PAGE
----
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Wind farms could hurt border radar

WASHINGTON – Could wind farms in Northern New York unwittingly help drug smugglers?

That is a question the federal government may have to tackle if the Department of Homeland Security does as Sen. Charles E. Schumer, D-N.Y., has asked, and deploys military-grade radar along the U.S.-Canadian border to nab low-flying aircraft. The Defense Department has warned that wind turbines interfere with radar and has opposed their placement near military installations.

Turbines’ effect on radar hasn’t been a big issue along the St. Lawrence River and Lake Ontario, where developers have eyed a number of locations for wind farms. That could change if DHS deploys the more sophisticated radar – something Homeland Security Secretary Janet Napolitano strongly hinted last week could happen.

“It’s certainly something we study,” said James H. Madden, project manager for Cape Vincent Wind Farm, where 84 turbines are proposed.

Mr. Madden said the issue has not surfaced at Cape Vincent, and he was not familiar with DHS’s possible plans for radar. Adjustments in radar software can often fix the problem, he said, depending on the type used.

Last year, researchers at the Massachusetts Institute of Technology found that wind turbines could disrupt radar as much as 20 percent of the time, blocking microwave signals and creating false positive readings. The results were in a document submitted to the House Armed Services Committee and reported by the Armed Forces Press Service.

At the time, the Defense Department and the Federal Aviation Administration objected to a proposed 338-turbine wind farm in Oregon. Officials dropped their opposition after researchers discovered they could reduce the threat by adjusting the radar’s settings.

In 2008, the Mitre Corp. studied the issue at the request of DHS and found that turbines could cause false detection of aircraft and other problems. Although the Pentagon favored blocking wind farms in radar zones, the Mitre researchers backed adjustments in both radar systems and design of wind turbines to reduce the risk. More modern radar may be more flexible in dealing with such issues, they wrote.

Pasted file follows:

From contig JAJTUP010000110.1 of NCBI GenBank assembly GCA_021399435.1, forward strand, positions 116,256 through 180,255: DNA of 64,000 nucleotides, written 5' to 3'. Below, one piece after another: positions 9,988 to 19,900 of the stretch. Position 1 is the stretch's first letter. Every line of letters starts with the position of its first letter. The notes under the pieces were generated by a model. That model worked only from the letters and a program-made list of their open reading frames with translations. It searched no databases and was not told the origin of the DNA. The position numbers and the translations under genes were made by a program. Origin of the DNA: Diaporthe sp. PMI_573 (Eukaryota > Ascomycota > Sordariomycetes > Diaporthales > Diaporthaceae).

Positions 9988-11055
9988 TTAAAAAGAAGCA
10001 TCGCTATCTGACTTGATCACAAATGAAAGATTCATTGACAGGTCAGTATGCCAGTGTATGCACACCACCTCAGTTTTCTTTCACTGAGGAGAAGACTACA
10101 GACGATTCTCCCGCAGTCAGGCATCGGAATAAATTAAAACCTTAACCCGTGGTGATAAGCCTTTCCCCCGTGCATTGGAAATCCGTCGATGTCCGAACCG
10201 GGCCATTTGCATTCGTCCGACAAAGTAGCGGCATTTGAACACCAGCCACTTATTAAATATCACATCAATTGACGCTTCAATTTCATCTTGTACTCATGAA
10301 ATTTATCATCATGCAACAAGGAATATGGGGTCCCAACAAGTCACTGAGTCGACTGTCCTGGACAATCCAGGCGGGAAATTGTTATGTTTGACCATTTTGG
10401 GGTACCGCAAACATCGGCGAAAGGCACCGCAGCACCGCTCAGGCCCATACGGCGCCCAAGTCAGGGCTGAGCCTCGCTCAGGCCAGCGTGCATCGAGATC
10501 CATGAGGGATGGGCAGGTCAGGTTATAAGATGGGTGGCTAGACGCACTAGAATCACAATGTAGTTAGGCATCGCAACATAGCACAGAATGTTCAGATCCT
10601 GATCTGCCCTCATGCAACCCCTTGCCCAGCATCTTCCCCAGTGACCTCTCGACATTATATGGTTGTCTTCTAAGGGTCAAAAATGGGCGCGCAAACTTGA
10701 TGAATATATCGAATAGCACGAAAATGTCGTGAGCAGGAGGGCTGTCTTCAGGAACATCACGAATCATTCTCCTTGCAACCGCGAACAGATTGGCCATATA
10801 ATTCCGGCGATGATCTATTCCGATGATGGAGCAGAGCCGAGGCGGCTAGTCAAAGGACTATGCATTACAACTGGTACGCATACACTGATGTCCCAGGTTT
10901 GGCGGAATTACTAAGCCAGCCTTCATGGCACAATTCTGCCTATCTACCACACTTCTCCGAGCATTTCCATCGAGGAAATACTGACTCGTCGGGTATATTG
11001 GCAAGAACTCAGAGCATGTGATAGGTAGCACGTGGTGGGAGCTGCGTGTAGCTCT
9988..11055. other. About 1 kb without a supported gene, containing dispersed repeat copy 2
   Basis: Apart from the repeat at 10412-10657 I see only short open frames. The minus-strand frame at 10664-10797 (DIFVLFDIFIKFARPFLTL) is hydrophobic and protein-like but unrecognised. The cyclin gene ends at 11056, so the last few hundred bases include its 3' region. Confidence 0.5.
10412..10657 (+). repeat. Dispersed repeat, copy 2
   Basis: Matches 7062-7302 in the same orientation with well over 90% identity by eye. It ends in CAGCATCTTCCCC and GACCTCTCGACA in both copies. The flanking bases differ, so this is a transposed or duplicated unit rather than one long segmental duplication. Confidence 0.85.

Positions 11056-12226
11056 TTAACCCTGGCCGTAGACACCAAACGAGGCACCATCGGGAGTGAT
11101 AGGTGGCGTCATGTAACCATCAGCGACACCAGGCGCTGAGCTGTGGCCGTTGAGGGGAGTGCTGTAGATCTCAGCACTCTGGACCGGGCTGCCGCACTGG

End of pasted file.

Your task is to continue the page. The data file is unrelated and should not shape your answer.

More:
“There is no fundamental physical constraint preventing detection and mitigation of windmill clutter,” the authors wrote. “The technologies of wind turbines and radar can coexist.”

The New York Times also reported last year that the FAA’s concerns had put some 9,000 megawatts of proposed wind energy on hold nationwide.

In the north country, the Army last year objected to a 350-foot wind turbine at Indian River High School, citing the school’s proximity to Wheeler-Sack Army Airfield.

Mr. Schumer announced last week that Ms. Napolitano had agreed to deploy military-grade radar along the northern border, in response to his request. He had cited increased drug smuggling along the border.

A transcript of the conversation with Mr. Schumer at a hearing last week indicates Ms. Napolitano did not exactly commit to deploying military-type radar but agreed with the senator’s assertion that it would be a good idea.

She declined to be specific in an open setting and said the department is working with the military “on radar and other related issues and technologies and efforts on the northern border” and that the process is moving “very rapidly.”